“Another four dollar meal,” the husband says most nights after dinner.

While that may be a bit of an exaggeration, we probably do spend less on meals compared to many people.

Before the pandemic, Americans ate out an average of six times per week, according to the Business Insider. In a state-by-state analysis, the magazine’s data team found that Virginians spent an average of $2,788 per year on dining out. The average cost of a restaurant meal was $10.23.

Of course, with the COVID lockdown mandates, that all changed. People had no choice but to make meals at home. Some took advantage of restaurants that offered deliveries and curbside pickup.

The lockdown changed the way most of us cook and eat.

We’ve always cooked our meals from scratch. But during the work week (pre-pandemic), after arriving home from a day at the office, I rarely had any interest in making anything that required more than a few minutes to prepare.

When I began working from home in March 2020, I was able to defrost meats ahead of time, start a crockpot of stew or make a pot of soup. During work breaks, I looked up recipes and scanned the fridge and cabinets for ingredients. The husband, also a good cook, was doing his meal prep throughout the day too.

Our weeknight meals improved. With little else to look forward to, dinnertime was the highlight of our days.

As for restaurant ordering, after 30 years of rural living (and being away from New York), we finally have a great pizza place right “down the road.” And they deliver! So we took (take) advantage of that regularly.

Lots of people kept their favorite restaurants going by picking up meals one or two nights a week.

Apparently many Americans were like us, upping their meal prep game, or even learning to cook. An actor I know in Los Angeles who lives alone began making cooking videos to post on Instagram.

He titled his cooking show "Quarantine Classics." Most were single guy meals with a twist, like a double cheeseburger with jalapenos, nachos with curly fries topped with a bechamel sauce and a Mexican chicken noodle soup with zucchinis, jalapenos and cilantro.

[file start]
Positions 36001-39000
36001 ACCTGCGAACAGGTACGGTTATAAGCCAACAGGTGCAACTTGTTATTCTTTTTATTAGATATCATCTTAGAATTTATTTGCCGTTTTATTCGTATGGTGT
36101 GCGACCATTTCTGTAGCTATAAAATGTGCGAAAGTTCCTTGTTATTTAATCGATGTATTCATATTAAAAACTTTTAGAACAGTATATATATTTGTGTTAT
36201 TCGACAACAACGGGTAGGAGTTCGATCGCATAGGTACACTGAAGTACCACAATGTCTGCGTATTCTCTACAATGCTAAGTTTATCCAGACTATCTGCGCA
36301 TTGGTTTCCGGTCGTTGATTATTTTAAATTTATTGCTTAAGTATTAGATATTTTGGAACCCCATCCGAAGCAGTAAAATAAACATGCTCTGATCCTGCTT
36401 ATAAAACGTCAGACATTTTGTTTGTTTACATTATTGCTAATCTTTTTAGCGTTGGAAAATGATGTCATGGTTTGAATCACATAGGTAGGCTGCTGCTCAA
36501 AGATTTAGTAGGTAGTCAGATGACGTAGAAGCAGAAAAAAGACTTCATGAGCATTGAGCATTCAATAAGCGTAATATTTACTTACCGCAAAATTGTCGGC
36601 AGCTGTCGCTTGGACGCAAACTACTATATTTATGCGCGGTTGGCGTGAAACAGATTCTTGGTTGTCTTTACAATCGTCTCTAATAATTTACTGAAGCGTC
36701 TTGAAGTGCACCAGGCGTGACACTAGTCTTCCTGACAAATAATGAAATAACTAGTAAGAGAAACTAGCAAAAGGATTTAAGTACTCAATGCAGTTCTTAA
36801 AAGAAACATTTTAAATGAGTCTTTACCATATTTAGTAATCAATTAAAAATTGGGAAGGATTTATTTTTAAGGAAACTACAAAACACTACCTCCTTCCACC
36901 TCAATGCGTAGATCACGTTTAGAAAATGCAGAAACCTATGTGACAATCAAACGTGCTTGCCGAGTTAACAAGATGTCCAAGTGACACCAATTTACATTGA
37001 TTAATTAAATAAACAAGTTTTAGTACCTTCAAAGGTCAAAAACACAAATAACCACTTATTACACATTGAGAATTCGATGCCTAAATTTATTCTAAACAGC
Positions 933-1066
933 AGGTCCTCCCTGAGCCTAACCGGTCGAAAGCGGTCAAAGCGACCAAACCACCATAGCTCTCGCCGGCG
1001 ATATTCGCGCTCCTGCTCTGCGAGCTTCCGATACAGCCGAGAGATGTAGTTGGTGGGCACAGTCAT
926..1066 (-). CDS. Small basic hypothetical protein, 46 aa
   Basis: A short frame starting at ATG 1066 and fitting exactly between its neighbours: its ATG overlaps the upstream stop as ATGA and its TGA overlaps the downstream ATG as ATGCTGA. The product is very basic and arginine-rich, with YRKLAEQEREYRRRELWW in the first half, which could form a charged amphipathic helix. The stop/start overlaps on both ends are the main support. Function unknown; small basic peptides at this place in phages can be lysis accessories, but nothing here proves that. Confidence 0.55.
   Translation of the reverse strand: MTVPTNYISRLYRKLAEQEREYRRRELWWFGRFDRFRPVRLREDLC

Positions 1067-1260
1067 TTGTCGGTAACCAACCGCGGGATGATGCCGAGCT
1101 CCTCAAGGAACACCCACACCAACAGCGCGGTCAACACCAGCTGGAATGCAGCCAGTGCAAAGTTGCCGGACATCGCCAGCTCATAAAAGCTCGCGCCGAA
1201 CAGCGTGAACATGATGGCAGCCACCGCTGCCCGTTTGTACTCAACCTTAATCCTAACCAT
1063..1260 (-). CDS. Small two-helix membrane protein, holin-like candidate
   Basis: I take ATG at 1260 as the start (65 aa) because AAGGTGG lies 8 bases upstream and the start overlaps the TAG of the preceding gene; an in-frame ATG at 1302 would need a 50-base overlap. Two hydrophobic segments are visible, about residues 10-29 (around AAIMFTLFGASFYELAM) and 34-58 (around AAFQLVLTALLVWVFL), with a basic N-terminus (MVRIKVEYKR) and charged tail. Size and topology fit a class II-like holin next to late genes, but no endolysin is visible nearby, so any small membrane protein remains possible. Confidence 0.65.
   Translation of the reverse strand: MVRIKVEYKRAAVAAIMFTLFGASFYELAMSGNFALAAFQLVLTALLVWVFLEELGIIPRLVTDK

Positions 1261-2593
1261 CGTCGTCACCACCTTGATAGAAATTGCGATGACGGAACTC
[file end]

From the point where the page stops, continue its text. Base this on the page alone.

CNN online did a photo story in March about people around the country expanding their cooking horizons. One of them was Eric Cox of Tucson, Ariz., showing off a rib-eye steak he’d grilled with an espresso dry rub, topping it with garlic, crispy sage, rosemary and garlic chive butter.

“As a full-time artist, this pandemic has drastically impacted how I'm creating,” Cox said. “When the economy is struggling and society is worried, there is a huge decline in art sales. I've been a fan of creating in the kitchen for a handful of years, but those creative juices have been flowing more during this struggle.”

As for our $4 dinners, the husband may not be that far off. We raised our own hogs last year, so we have lots of great hams, sirloin and sausage, and the husband cured and smoked bacon. We buy our amazing beef from a neighbor at a fraction of supermarket cost. In the summer, we eat mostly vegetables from the garden.

Our grocery shopping at a discount store is quite an adventure, because you never know what you’re going to find there. From flavored seltzer water, kombucha and real Irish tea to frozen mussels, bean sprouts and dark chocolate — all cheap! — we enjoy so many of our finds.

Have you acquired new cooking skills during the pandemic? Experimented with new dishes? I’d love to hear about it.

Bon appetit!

Luanne Austin lives in Mount Sidney.

Contact her at RuralPen@aol.com,

facebook.com/ruralpen or care of the DN-R.

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